Explore Old Hand Tools in Pictures
Centuries before electricity was harnessed, people were using hand tools to build and create objects. These tools remain as a testimony to the ingenuity of previous generations and are fascinating to look at. The idea that buildings like the New York Tribune Building could be built with these simple tools and hard work is almost mind boggling.
Although you may not see these tools as often today, you can explore old hand tools in pictures and learn to identify and appreciate these functional beauties.
Antique Radial Saw
A new generation of craftsmen is using vintage tools like this old hand-powered radial saw to create homes, furniture, and other objects. Old saws like this can be difficult to find in working condition, and they sell for hundreds or even thousands of dollars.
Antique Wood Plane
Planes smooth and shape wood for furniture, homes, and other projects. Hand planes were created by attaching a sharp, cutting edge to a block of wood or other body. The woodworker then moves the plane over the wood to smooth and shape it. Identifying an antique wood plane is important for determining value, since they can range from only a few dollars to several hundred, depending on brand, size, condition, quality, and other factors.
This handmade wooden clamp is a great example of an antique hand tool. The clamp was important when two pieces of board needed to be held tightly, as when being glued together. Many clamps were made of cast iron, which is prone to rust and other condition issues. Depending on their rarity, age, size, and conditions, clamps can range in value from about $40 to several hundred.
Grindstones and Grinding Wheels
Surely one of the most important of the vintage hand tools, if not the most important, was the grindstone. The grindstone was used to keep the other tools sharpened and in good working order. Because these are so heavy and difficult to ship, most people buy and sell them locally rather than online. In good shape, antique grinding wheels sell for around $200 - $300.
Antique Hand Drill
Hand drills did everything electric and cordless drills do now, although they did not offer the speed of their modern counterparts. The woodworker turned a crank on this antique hand tool to drill a hole. These are still used by some woodworkers, and they sell for around $25 to $100, depending on their size, condition, age, and other factors.
Brace and Bit
A brace and bit is somewhat different from a hand drill. Because of the U-shape in the crankshaft, the brace and bit can be used to drill much deeper and wider holes. Values for this antique hand tool are similar to drills, with many selling for $25 to $100.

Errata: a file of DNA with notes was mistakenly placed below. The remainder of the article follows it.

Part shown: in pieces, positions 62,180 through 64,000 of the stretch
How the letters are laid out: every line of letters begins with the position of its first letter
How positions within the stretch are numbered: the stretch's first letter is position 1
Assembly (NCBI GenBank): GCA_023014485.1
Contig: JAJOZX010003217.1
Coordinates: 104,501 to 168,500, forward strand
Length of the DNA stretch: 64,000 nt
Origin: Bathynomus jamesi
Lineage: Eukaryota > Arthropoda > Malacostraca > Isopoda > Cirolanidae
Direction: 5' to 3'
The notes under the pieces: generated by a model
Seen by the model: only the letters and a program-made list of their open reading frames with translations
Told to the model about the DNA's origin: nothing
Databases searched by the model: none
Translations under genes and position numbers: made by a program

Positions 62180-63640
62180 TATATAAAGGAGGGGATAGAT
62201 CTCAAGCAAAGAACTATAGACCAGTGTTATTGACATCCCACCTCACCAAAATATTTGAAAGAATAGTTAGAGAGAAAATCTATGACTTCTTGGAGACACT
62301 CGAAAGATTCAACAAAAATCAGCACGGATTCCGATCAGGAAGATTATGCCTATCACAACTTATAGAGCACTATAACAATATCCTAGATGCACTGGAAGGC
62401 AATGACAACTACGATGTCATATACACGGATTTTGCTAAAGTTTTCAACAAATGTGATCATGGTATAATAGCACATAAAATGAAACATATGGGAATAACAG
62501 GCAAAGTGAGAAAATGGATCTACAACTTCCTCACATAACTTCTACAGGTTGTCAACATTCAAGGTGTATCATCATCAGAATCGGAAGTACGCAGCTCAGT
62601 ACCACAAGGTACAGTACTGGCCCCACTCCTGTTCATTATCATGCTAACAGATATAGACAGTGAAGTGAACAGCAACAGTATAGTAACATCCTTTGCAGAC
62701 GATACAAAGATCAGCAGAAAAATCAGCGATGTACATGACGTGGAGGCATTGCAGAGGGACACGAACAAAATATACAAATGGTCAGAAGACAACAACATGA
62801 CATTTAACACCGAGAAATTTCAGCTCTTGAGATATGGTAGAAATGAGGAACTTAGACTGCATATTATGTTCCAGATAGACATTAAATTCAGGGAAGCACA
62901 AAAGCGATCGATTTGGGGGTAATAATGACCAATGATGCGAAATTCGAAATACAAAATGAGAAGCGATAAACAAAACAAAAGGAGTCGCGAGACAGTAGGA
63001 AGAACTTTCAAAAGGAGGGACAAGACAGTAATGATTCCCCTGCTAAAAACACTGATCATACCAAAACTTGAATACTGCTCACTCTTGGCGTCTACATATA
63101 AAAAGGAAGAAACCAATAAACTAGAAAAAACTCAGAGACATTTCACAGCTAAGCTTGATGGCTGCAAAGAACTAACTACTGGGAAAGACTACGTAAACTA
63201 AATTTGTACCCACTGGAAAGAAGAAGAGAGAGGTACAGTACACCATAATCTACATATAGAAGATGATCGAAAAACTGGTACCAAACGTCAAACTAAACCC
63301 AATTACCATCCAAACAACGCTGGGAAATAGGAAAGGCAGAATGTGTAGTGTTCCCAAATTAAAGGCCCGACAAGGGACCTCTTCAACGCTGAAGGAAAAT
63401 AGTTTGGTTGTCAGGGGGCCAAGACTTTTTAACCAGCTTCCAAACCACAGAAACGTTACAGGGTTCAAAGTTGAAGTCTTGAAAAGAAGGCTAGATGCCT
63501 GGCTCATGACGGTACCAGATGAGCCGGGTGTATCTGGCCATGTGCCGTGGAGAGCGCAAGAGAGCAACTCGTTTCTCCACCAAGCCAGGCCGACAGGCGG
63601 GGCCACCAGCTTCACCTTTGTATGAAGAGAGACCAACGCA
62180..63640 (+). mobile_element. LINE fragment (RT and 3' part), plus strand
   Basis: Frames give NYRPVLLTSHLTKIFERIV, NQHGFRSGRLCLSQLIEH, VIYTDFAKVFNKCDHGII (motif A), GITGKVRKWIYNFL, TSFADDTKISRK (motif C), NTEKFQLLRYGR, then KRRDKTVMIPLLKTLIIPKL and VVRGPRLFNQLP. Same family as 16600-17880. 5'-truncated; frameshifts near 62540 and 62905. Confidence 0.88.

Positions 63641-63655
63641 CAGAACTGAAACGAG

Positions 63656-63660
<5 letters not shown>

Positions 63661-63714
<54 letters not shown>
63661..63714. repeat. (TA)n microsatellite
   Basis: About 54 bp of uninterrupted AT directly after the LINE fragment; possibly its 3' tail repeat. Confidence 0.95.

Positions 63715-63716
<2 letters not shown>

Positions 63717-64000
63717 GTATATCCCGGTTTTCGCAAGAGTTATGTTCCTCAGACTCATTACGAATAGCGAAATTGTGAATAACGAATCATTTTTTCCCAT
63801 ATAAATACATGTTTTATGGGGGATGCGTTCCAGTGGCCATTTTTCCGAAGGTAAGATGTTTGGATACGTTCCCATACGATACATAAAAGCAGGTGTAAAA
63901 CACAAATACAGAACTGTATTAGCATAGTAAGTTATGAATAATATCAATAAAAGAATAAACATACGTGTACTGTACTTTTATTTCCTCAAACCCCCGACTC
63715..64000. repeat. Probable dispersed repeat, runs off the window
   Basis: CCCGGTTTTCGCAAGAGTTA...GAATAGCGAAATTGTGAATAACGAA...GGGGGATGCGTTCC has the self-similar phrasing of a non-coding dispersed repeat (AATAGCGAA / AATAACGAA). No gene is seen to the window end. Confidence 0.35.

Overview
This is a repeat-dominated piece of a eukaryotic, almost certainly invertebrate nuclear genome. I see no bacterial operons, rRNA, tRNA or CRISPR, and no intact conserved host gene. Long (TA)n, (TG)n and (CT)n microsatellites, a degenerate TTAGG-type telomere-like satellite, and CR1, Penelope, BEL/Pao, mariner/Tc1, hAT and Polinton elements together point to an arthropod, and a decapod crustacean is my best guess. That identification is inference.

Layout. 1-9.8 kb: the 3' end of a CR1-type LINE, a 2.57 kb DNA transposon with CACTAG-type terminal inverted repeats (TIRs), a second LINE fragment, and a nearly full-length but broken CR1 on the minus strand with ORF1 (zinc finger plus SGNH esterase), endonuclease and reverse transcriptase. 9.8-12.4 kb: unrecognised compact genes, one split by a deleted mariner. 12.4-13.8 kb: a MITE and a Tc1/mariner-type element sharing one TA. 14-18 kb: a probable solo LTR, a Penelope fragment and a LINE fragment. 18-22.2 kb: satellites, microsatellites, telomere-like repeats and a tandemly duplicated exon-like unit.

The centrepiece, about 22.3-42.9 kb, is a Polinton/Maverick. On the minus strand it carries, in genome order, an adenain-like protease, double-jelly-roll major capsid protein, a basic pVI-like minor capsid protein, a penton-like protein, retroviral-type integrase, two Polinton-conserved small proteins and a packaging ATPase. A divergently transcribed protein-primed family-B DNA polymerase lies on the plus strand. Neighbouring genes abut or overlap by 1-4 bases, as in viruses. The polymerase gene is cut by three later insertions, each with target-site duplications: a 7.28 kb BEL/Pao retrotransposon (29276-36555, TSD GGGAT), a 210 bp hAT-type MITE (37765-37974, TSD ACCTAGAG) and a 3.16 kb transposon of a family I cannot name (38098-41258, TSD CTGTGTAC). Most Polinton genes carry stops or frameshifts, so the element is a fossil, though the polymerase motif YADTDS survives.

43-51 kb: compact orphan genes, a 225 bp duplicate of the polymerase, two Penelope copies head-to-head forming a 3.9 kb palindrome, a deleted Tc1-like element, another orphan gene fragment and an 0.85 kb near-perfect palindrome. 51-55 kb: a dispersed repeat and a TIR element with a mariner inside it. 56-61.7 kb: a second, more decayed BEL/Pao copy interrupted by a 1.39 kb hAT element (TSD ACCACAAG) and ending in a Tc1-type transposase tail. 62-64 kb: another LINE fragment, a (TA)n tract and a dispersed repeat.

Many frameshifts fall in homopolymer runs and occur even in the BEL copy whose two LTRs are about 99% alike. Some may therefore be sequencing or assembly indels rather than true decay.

This old adjustable wrench is much the same as any wrench today. Although the first wrench was patented in 1835, there have been wrenches and wrench-like tools found in areas with early Colonial artifacts. Antique wrench values can vary based on a number of factors, but many old examples of this vintage hand tool sell for around $50 to $100.
The carpenter's rip saw allowed carpenters to cut with the grain of wood to make clean, straight lines. The rip saw is a coarse saw, important in cutting boards. These old tools can hold their value well, with examples in good condition selling for $100 to $300.
Hammers have been around for centuries, and although there are many styles and sizes, their basic design hasn't changed significantly over the years. This means that an antique hammer can work just as well today as it did more than a century ago. These antique hand tools can also be attractive collectibles to display on your wall or in your workshop. Many sell for $50 to $100, although especially rare or lovely examples can be worth much more.
Pliers allow someone to grasp something more tightly and securely than they could with just their hand, and you'll find vintage pliers in many thrift stores and antique shops. Some of the oldest pliers were made by hand, although most examples from the early 20th century feature some level of factory manufacturing. Most small vintage pliers range in value from about $20 to $50, but larger ones or those featuring fine craftsmanship may be worth more.
Files and Rasps
Useful for carving, sharpening, smoothing, and shaping wood and other materials, files and rasps have been around for many years. You can find these antique hand tools online and in antique shops, but condition can be a major issue. Many have rust and other damage, which can affect their use. In good shape, antique files can sell for around $30 to $50, depending on size, age, and other factors.
Vintage Hay Rakes and Pitchforks
Vintage and antique hay rakes are some of the most important old tools used in agriculture. The basic design consists of a long handle with wood or metal tines on the end. The farmer would use the rake or fork to gather hay after it was dried. These make beautiful decorations and can sell for hundreds of dollars in good shape, although most sell for under $100.
Scythes and Sickles
Another old agricultural tool was the sickle or scythe. These cutting tools allowed workers to cut grass or crops by hand. Scythes used a two-handed design, while sickles required only one hand. The sharp end was attached to a wood or metal handle. These are quite common in antique shops, often selling for under $50.
Antique Hand Tools Make Great Collectibles
As you visit yard sales, flea markets, and auctions, look for more antique tools such as saws, planes, and drills for your collection. Many of these antique tools are worth money, and even those that aren't especially valuable offer a glimpse at history. Tools make a great collectible too.